So, at this point, I would only add my experience. Yes, I’ve had to brand and then to evolve my brand. I started out as a “career coach/retirement coach” because I was focusing on mid-life individuals who may need career guidance — but also might need to plan for the next phase of their lives (a.k.a., “retirement”). Talk about identity crisis: people just don’t get one guy doing “career” and “retirement” coaching (kind of like “job search” and “career management”)! Today, I work under the title “Life Strategist” and I’ve sharpened my brand to focus on mid-life, career-minded people who want to achieve more self direction in their careers and lives.

    My brand has essentially the same target audience, but has more clarity and enough flexibility to allow me to offer a suite of services, including career transition, personal branding, and even “retirement readiness” assessments and planning. And oh yes, it’s a blend of services that differentiates me from competitors.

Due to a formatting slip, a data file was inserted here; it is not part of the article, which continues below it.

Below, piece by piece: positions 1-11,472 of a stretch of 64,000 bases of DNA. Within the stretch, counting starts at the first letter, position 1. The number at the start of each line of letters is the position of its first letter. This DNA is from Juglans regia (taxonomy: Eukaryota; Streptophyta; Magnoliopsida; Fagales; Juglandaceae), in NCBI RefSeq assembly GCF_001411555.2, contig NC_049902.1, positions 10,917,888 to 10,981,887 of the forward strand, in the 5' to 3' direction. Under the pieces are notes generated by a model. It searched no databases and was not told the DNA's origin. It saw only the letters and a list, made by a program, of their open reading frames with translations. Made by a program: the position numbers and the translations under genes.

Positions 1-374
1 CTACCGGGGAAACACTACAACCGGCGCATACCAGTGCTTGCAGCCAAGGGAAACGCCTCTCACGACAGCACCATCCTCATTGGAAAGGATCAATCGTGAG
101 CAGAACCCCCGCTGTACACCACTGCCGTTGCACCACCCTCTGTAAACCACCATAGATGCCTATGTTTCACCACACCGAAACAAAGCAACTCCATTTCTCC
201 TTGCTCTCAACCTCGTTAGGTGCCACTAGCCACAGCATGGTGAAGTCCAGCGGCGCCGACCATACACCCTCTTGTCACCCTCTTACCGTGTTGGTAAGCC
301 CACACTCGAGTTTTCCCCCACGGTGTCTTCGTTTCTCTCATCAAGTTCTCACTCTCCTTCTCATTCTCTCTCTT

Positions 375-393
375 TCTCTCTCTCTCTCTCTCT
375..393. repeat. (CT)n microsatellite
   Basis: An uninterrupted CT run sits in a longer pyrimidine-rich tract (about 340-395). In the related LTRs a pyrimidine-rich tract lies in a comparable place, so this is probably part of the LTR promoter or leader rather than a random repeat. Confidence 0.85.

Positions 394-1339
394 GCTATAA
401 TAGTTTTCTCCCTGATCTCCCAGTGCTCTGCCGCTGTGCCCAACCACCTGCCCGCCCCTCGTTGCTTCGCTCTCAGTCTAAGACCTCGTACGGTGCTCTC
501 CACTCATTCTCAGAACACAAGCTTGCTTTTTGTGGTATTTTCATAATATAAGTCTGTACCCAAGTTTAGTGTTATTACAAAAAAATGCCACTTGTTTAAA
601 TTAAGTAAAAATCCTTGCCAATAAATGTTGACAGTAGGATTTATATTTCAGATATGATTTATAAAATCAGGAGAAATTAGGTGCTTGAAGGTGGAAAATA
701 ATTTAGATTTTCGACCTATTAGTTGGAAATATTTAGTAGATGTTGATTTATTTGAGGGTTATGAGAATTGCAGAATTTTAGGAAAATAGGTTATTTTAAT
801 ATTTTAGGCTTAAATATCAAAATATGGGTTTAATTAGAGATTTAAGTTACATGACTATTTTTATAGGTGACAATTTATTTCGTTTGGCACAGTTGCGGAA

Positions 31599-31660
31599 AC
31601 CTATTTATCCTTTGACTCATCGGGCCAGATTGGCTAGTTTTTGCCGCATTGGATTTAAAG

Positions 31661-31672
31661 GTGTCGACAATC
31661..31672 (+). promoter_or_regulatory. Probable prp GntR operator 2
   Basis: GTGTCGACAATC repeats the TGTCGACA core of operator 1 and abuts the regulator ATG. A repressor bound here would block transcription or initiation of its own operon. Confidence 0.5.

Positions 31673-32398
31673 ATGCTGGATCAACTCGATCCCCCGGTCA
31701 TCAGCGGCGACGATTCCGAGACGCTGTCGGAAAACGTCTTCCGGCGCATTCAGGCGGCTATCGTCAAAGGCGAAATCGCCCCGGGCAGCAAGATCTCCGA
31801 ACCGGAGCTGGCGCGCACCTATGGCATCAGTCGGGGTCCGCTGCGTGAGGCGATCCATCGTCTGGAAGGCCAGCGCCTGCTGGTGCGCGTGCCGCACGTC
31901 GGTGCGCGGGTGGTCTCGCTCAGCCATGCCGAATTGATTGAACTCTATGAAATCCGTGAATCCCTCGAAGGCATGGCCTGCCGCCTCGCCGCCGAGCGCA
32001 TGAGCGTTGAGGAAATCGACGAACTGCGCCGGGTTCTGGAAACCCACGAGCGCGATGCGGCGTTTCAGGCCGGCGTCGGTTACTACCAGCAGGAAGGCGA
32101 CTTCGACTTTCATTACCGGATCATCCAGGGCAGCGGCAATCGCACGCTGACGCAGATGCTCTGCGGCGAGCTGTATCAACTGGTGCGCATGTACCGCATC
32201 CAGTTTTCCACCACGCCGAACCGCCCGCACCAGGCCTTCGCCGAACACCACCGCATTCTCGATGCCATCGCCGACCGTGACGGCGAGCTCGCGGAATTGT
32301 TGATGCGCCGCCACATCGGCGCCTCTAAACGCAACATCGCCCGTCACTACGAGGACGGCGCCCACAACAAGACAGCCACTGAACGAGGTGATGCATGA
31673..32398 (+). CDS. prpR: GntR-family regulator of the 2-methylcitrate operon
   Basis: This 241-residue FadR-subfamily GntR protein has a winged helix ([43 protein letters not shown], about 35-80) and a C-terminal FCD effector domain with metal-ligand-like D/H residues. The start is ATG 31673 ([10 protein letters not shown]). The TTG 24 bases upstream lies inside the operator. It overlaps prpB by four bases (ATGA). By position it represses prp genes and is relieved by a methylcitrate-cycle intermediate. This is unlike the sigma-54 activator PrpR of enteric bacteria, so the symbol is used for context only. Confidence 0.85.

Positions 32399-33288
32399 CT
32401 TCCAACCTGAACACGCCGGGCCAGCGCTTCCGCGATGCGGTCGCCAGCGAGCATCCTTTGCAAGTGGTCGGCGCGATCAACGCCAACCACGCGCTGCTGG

The take away? Keep fine-tuning your brand to be different from your competitors and relevant to your audience.

  11. I’ve never known someone able to re-brand their career without leaving the company. Like you say, you get known as one thing and it never goes away in that organization.

    As far as rebranding JibberJobber, can I offer my often annoying observation that perhaps part of the reason that it caught on as a job search tool and not a career management tool is that the name of the site isn’t, “CarribberCareerber” or something similar…


  12. This is another example of comments that are way better than the original post… thanks to all that added to this discussion!

    @Rand – excellent – what I’m taking from this is to differentiate between your breadth (generalization) and depth (specialization). It’s kind of hard to figure out went to go wider and when to go deeper… but I think that it’s always critical to be an expert somewhere… your comment reaffirms that!

    @Tiffany – totally agreed 🙂

    @Dan – Yep, you can’t please everyone… personal branding is a challenge and opportunity, and it is exciting to see more people concerned about their personal brand.